The first on-camera roastee was none other than Cleveland’s favorite son, Drew Carey! Northeast Ohio and beyond know that there really isn’t a better sport for self-deprecating humor or jokes made at his expense. Ross was asked why Carey made the best test subject for the roasting model.

“I had known Drew just through comedy, like punching up on his sitcom and just sort of knew him socially a little bit. And I was like, Drew gets it. He loves tradition, he loves to laugh. He’s not just a funny guy. He’s got a great sense of humor. You know, talk about dishing it out and taking it,” Ross explained. “Drew is a great audience. And at that point, in 1997 or eight, he had the number-one sitcom on television. And I thought, wow, this is a real opportunity to bring the roast to the main stage, to a bigger audience, to an audience. In fact, because it was sort of antiquated and old-fashioned for a few years between the Dean Martin Roast and the Comedy Central Roast, it was sort of done and drew to his credit, got it right away. And I was able to talk Comedy Central into it and the Fires Club, and suddenly I found myself on TV with my friend Drew Carey, and it was exciting. There was no looking back. Once those cameras were inside those rows, it just became a cultural moment that people look forward to every time it happens.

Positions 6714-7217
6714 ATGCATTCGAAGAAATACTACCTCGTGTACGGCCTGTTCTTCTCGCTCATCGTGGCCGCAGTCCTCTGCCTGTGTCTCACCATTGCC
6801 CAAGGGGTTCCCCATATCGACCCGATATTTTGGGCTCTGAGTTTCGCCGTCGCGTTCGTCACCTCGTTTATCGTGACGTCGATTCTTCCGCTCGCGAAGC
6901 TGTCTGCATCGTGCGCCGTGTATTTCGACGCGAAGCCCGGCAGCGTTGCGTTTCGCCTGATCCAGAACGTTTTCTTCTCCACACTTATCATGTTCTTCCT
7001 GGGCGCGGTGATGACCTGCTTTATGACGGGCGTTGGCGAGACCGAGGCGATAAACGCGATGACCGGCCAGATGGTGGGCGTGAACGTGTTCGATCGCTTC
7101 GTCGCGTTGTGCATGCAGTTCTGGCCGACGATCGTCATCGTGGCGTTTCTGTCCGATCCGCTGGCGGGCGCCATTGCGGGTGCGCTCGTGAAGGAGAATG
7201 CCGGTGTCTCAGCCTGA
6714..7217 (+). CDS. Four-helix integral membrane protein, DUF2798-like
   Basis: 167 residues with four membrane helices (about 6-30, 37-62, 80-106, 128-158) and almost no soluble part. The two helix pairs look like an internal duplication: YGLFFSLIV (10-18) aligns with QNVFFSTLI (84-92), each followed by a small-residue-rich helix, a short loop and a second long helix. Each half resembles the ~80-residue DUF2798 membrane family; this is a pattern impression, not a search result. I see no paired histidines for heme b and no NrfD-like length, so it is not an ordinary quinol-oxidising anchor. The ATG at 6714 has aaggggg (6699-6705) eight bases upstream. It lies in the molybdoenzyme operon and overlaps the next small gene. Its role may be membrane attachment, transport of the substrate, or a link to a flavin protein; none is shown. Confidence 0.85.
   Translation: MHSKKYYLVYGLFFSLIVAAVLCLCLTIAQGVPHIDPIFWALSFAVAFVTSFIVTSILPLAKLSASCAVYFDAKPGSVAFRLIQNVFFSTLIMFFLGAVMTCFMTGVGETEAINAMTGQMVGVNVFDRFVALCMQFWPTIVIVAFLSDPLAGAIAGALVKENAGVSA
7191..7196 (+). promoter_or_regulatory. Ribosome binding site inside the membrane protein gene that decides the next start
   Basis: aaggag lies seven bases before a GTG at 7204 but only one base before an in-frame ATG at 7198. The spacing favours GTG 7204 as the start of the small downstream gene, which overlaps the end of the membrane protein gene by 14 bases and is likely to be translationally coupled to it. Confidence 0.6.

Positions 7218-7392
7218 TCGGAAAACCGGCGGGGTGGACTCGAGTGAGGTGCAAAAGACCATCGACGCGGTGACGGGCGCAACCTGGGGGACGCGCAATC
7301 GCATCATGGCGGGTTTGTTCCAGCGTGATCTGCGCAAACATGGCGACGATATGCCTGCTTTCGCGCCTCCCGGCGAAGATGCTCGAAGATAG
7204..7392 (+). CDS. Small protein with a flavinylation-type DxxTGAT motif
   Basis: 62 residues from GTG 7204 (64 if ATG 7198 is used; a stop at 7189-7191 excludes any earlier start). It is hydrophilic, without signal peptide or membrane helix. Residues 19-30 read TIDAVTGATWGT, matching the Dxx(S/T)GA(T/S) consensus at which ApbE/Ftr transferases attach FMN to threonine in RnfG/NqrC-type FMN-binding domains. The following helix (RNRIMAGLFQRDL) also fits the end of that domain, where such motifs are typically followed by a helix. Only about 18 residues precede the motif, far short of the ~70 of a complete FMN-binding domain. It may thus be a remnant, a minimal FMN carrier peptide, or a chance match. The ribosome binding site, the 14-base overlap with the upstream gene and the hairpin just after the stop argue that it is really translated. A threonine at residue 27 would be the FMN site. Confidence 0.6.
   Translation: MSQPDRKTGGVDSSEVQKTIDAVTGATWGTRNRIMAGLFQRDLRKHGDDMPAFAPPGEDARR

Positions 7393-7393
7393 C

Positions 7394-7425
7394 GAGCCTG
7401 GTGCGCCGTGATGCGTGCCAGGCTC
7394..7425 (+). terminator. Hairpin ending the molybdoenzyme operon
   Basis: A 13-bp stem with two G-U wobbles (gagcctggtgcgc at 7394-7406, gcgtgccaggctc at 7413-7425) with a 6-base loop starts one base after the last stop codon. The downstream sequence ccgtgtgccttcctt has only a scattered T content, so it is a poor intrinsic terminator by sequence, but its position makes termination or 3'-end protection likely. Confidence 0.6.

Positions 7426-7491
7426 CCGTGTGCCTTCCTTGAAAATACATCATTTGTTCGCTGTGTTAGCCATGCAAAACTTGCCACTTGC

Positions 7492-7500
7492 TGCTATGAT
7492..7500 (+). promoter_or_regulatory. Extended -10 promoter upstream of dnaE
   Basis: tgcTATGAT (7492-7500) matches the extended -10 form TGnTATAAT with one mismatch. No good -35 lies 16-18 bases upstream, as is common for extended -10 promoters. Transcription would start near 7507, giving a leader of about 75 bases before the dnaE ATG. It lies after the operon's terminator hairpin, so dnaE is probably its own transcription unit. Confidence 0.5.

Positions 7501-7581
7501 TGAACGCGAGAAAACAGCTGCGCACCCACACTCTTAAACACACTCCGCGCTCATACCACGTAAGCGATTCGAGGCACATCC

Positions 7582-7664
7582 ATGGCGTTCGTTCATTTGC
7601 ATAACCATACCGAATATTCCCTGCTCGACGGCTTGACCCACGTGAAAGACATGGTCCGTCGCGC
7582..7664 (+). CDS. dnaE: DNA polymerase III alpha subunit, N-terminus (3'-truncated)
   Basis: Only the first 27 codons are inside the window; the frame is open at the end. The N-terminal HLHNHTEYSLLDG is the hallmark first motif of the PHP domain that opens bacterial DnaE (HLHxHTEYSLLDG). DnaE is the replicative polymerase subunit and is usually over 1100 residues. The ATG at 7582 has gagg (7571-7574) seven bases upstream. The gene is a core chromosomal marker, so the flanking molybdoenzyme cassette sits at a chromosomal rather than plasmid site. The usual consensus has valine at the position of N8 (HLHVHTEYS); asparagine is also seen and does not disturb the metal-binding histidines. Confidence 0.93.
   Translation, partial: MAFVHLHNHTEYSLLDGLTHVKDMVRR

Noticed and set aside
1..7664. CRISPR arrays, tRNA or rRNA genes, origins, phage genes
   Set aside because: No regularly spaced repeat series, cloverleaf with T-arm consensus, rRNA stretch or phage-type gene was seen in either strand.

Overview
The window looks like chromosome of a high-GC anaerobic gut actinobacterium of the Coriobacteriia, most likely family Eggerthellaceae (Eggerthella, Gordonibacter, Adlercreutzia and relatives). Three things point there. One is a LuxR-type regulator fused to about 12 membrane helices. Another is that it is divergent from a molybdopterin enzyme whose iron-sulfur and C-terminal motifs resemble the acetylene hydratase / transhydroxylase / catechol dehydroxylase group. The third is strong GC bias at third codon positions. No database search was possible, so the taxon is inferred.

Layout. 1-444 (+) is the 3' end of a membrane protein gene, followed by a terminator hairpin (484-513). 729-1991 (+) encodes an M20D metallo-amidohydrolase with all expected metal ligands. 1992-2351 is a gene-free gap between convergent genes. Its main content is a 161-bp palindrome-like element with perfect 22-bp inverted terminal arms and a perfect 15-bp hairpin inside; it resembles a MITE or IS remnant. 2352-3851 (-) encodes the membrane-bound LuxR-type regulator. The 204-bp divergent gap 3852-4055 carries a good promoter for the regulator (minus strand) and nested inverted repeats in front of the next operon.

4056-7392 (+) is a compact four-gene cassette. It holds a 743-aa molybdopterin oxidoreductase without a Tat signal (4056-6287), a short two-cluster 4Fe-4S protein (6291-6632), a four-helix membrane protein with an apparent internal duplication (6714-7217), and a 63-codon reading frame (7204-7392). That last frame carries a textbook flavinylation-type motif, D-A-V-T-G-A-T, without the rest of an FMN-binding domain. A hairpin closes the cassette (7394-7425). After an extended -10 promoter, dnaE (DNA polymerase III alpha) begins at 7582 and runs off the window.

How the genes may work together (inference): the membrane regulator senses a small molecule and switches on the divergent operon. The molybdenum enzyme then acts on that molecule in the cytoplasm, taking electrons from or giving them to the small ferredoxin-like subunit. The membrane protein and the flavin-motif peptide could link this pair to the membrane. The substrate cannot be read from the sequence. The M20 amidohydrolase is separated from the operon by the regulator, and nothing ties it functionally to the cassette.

One of his later Roast subjects would {insert opinionated intro here) go on to become a US president. Yes, Mr. Donald Trump once appeared in a Comedy Central Roast taping.

“It was exciting. He was this famous, rich guy that I’d grown up listening to on Howard Stern and seeing himon the David Letterman shows. I felt like I knew him. And I had worked for him on occasion at his country club in Florida. He was in the hospitality business, and he owned hotels, so it was natural to work for him. We all did all the New York comics. The headliners eventually got a call from Trump to do something. He had a great sense of humor back then. I’m not sure what changed,” Ross said with a laugh. “And yeah, I remember telling him during the commercial break to start smiling and laughing. Otherwise, they were going to cut to other people smiling and laughing. So I might as well be him. And he loosened up a little bit.”

Jeff Ross will appear at MGM Northfield Park on Friday, April 21! {Complete show and ticket information} Come out; volunteer; be like Donald Trump! (On second thought…please don’t!)